Whatever It Gives

After an overnight storm, ice
cloaks the open surfaces of everything
outdoors, including two of three
steps I walk down at seven
when my ride comes by—one step
dry, then I slam down hard
on the next, on my back.
But I get up unhurt because I fell
too fast to think.


Five days a week I wear the same
old clothes and never shave, learning
ancient secrets of invisibility—to be
dirtied by labor, for example.


One day I’m out on a huge flat roof doing
cornice work, kneeling, driving nails.
Some friends make up this crew. Here,
this high, we see the weather coming.
The entire sky is changing, temperature falls
forty degrees in fifteen minutes and everyone
stands excited, freezing, still.


It rains too hard to continue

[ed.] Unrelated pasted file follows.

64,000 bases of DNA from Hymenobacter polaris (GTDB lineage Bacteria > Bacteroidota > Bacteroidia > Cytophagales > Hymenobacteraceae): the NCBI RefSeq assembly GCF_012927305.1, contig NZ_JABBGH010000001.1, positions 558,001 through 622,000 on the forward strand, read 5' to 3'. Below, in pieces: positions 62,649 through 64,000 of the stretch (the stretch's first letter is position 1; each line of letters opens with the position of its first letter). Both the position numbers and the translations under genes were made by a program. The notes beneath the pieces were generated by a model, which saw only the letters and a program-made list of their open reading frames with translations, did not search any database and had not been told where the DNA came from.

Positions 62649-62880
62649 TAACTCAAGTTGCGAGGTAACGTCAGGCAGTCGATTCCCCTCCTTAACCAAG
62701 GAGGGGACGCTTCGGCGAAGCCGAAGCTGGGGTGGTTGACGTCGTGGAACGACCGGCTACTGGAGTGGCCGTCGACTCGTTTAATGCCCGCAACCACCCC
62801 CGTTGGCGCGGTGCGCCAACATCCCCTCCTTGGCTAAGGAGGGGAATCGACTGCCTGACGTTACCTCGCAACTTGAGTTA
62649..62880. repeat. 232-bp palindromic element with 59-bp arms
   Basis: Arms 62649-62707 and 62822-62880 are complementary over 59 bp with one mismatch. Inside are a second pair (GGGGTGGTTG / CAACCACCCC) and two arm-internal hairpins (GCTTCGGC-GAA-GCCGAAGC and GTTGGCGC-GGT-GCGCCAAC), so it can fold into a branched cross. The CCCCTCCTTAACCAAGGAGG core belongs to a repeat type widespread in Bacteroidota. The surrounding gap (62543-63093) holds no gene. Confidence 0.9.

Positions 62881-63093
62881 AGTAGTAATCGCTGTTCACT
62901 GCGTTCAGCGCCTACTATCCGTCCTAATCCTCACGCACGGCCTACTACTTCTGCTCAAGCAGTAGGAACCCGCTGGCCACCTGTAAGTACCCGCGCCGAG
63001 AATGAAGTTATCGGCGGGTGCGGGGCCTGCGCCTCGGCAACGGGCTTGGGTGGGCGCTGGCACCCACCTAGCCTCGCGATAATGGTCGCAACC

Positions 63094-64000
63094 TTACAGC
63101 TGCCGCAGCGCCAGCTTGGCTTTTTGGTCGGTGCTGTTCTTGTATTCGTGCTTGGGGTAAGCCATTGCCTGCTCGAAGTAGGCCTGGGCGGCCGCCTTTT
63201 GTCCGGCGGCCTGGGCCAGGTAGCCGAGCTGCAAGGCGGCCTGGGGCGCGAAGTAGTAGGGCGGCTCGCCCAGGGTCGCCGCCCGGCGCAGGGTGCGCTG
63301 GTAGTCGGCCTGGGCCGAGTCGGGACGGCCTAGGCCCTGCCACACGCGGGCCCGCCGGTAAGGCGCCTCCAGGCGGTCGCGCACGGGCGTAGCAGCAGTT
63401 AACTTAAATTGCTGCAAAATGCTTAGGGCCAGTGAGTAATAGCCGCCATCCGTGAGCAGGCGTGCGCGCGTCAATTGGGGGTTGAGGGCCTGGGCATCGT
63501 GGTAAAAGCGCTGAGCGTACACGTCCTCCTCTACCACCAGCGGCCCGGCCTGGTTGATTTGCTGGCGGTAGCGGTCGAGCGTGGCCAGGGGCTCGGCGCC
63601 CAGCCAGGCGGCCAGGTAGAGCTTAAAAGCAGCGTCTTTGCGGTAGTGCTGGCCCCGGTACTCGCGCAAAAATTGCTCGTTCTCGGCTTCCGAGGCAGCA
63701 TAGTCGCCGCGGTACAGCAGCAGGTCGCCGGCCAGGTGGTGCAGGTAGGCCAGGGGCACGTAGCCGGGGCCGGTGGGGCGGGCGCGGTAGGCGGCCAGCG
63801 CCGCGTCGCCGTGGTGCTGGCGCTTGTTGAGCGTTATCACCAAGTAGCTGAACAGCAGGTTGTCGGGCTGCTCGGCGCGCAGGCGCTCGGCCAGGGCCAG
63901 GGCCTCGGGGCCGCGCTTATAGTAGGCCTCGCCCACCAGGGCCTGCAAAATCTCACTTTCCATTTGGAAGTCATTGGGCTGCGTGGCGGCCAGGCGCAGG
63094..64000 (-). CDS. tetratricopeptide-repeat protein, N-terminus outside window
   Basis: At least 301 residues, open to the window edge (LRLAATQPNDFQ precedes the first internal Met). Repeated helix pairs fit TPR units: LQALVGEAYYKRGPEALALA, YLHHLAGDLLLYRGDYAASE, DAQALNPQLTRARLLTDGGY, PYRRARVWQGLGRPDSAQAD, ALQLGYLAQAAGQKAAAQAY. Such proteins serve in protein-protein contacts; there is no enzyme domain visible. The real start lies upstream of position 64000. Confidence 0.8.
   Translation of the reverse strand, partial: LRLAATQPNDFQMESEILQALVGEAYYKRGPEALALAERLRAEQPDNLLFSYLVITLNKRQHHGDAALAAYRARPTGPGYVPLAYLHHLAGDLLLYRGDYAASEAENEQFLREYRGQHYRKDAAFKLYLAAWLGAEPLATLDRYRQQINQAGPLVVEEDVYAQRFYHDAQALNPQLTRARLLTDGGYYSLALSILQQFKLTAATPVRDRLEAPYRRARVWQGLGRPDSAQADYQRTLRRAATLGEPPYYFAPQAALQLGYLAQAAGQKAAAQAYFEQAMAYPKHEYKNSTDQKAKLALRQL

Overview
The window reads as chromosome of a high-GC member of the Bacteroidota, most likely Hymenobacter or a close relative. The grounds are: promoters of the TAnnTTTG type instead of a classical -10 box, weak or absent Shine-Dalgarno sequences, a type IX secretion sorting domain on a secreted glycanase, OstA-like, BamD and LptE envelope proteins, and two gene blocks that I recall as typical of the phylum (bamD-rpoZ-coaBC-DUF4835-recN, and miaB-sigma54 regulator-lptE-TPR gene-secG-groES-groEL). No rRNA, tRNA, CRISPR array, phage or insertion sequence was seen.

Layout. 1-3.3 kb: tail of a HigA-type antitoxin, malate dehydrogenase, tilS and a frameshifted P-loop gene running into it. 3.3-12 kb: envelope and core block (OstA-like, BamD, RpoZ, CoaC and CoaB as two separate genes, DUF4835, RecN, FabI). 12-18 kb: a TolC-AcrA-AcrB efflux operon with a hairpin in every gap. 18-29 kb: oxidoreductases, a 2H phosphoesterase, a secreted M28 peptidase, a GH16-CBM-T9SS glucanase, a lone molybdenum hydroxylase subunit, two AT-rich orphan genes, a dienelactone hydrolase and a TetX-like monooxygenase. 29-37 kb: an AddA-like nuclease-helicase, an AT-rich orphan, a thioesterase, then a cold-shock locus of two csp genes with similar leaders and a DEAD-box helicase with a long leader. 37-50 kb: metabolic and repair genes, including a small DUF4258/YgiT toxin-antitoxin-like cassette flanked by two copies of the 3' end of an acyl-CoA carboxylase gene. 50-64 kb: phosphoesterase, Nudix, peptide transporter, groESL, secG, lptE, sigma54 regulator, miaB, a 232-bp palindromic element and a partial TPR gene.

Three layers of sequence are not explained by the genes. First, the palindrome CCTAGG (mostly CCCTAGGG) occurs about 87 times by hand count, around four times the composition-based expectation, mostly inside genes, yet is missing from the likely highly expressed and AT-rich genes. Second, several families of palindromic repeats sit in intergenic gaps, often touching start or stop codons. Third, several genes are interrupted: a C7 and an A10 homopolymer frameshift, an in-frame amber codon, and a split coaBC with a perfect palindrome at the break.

so we truck off to the Paddock Club
for beer and bad food. Exiting at dusk,
wavering in the mist of a spring
fog, I sing out loud, walking
the few blocks home. White crowns,
snakeroot, nod in my uncut backyard.
Two dogs come charging out to greet me.


I’m walking up and down a hill one day
in cold yellow mud, carting
lumber on my left shoulder like a White
Mule: 44 waterlogged 15 ft. redwood 2 x 10s.
two at a trip (88 in the stack, three
packing). And then we build decks, drive
16s overhead for the rest of the day.
At home, settled neck-deep in the tub,
I find an apple-sized
bruise on my left shoulder. I pick lint
from a blood-capped thumb,
both arms, both shoulders twitching,
these good days.

:: Dan Howell, Lost Country (1993)

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